Perpetrator Photographs Seen Through Cinematographic Lenses. Editing as Historic Interpretation in Portraits of Identification (A. Leandro, 2014)
The archives of the political police of Rio de Janeiro (APERJ) contain a series of photographs from the 1964-1985 dictatorship devotes to its ‘enemies’, most of them urban-guerrilla members. Those images were produced and collected for repression purposes: special tracking agents’ photos, mug shots taken upon detention and eventually after the interrogation sessions, picture-inventories of weapons and material seized in “operations”… All these photographs can be termed as perpetrator images, that is to say, images generated by the machinery of repression, embodying their authors’ gaze and aimed at producing new results. Accordingly, they can be considered at once representations and performative acts. A turning point in breaking the secrecy of the interrogation scenes was represented by the death under torture of prisoner Chael Schreier in 1969. Astonishingly, the autopsy report escaped the strict executioners’ control and triggered the first national and international indictment against the military regime for the use of torture.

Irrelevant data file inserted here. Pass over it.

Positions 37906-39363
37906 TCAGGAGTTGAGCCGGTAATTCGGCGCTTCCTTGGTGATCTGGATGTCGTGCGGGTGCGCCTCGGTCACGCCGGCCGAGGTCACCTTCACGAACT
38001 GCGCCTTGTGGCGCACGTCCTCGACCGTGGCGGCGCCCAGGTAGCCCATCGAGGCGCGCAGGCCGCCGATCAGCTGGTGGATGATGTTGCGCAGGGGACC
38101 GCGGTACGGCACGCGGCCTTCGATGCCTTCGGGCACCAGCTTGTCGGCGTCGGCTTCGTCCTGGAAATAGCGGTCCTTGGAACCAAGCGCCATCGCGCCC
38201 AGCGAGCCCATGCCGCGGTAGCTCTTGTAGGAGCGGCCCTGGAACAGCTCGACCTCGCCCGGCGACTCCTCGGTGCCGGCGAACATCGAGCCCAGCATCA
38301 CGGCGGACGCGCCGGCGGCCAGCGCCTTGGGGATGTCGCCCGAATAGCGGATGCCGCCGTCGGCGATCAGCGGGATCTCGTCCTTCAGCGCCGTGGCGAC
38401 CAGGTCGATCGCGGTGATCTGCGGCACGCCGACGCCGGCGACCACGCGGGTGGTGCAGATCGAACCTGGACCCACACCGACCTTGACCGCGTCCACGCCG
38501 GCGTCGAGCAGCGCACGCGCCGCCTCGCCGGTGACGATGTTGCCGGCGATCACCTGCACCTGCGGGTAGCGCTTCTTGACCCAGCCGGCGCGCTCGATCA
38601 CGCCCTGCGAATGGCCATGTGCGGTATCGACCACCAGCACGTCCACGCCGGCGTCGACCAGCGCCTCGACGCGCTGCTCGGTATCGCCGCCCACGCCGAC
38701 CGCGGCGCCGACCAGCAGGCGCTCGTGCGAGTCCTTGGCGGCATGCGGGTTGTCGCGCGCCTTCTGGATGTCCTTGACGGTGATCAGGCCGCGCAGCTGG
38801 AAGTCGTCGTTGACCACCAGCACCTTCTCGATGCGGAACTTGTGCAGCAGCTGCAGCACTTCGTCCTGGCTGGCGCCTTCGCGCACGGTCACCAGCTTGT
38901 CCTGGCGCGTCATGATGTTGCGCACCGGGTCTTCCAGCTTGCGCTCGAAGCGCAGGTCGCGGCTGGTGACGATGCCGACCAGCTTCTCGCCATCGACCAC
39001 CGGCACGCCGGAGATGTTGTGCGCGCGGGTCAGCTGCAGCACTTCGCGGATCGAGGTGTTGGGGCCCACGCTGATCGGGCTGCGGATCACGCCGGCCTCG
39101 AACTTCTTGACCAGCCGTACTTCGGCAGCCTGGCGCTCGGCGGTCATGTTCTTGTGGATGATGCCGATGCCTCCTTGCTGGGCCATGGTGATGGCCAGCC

A meticulous research conducted by Anita Leandro on various archives led to her film Portraits of Identification (2014). Using editing and montage techniques in its analytical dispositive, this documentary resorts to the perpetrator photographs (reports based on visual material, mug shots, among others) in order to shed light on a murder that changed the public image of the Dictatorship. To make these visual documents speak, the filmmaker explores the photographs meticulously, displays them in a temporal sequence, and brings them together with other sources, such as written files, oral testimonies and stock footage so as to fill in the gaps and provide a historical narrative for the events. In so doing, the rhetorical resources of cinema become instruments of analysis that go beyond the film-essay strategies and the artistic remediation of archival material used by authors such as Chris Marker or Harun Farocki. As a consequence of this approach, documentary making is transformed into a new and effective tool for historical interpretation.